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Gorgeous. Thomas Beller writes about watching his daughter discover (and undiscover) books in The New Yorker – “A moment later, I tossed her Rilke’s “Letters to a Young Poet.” I walked out of the room to make breakfast, and glanced back to see her examining the cover. When I returned, she was outside, looking for worms, wearing a shirt of mine to keep warm. I watched as she bent down to inspect the earth. She stood up to remove the shirt and, with the impeccable logic of childhood, gently spread it over the moist, muddy ground and stood on it to keep her feet dry.” – RT

Jhumpa Lahiri in the NYT on perfect sentences – “I remember reading a sentence by Joyce, in the short story “Araby.” It appears toward the beginning. “The cold air stung us and we played till our bodies glowed.” I have never forgotten it. This seems to me as perfect as a sentence can be. It is measured, unguarded, direct and transcendent, all at once. It is full of movement, of imagery. It distills a precise mood. It radiates with meaning and yet its sensibility is discreet.” RT

Hilarious. Dalia Lithwick of Slate decides to wear Axe for an entire week. “Sunshine. Harps. It was the most sublimely powerful fragrance experience of my adult life. Truly. After decades of smelling like a flower or a fruit, for the first time ever, I smelled like teen boy spirit. I smelled the way an adolescent male smells when he feels that everything good in the universe is about to be delivered to him, possibly by girls in angel wings.” RT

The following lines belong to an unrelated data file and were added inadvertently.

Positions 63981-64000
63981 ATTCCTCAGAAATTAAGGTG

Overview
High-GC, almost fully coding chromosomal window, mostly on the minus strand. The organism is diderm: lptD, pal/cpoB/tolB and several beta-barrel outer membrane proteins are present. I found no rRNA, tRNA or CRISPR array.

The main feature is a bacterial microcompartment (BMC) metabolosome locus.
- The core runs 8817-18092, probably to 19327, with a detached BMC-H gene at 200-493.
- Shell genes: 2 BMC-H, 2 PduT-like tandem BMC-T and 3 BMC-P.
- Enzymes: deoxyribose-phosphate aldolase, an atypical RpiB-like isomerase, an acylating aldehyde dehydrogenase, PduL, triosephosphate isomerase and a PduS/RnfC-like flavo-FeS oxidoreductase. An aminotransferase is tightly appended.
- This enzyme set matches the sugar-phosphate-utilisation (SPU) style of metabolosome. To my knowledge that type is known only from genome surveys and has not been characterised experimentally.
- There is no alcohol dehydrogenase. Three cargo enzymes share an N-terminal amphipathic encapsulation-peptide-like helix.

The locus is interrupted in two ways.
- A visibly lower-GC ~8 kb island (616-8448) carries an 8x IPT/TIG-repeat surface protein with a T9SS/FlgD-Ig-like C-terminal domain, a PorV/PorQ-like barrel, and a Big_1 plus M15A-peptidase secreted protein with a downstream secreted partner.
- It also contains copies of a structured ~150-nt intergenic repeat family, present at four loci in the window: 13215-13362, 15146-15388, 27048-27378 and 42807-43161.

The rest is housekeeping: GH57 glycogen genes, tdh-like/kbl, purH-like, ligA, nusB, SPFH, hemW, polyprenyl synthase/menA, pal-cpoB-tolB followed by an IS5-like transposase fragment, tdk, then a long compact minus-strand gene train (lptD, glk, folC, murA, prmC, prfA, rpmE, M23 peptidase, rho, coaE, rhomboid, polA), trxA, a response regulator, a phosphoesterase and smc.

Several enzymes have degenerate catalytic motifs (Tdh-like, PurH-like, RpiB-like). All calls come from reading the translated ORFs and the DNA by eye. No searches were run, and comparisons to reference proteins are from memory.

Sherlock returns!! “Sherlock, Season 3″ — Sundays, January 19-February 2, 2014, 10:00 p.m. ET — Benedict Cumberbatch (The Fifth Estate, Star Trek Into Darkness) and Martin Freeman (The Hobbit, The Office UK) return as Sherlock Holmes and Doctor Watson in three new 90-minute episodes – “The Empty Hearse” (January 19), “The Sign of Three” (January 26) and “His Last Vow” (February 2) – of the contemporary reinvention of the Arthur Conan Doyle classic, written and created by Steven Moffat (Dr. Who) and Mark Gatiss (Game of Thrones). – via PBS

And finally, Captain America: The Winter Soldier Teaser!

Quotidian

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“From then on, Matilda would visit the library only once a week in order to take out new books and return the old ones. Her own small bedroom now became her reading-room and there she would sit and read most afternoons, often with a mug of hot chocolate beside her. She was not quite tall enough to reach things around in the kitchen, but she kept a small box in the outhouse which she brought in and stood on in order to get whatever she wanted. Mostly it was hot chocolate she made, warming the milk in a saucepan on the stove before mixing it. Occasionally she made Bovril or Ovaltine. It was pleasant to take a hot drink up to her room and have it beside her as she sat in her silent room reading in the empty house in the afternoons. The books transported her into new worlds and introduced her to amazing people who lived exciting lives. She went to Africa with Ernest Hemingway and to India with Rudyard Kipling. She traveled all over the world while sitting in her little room in an English village.”

-Roald Dahl, Matilda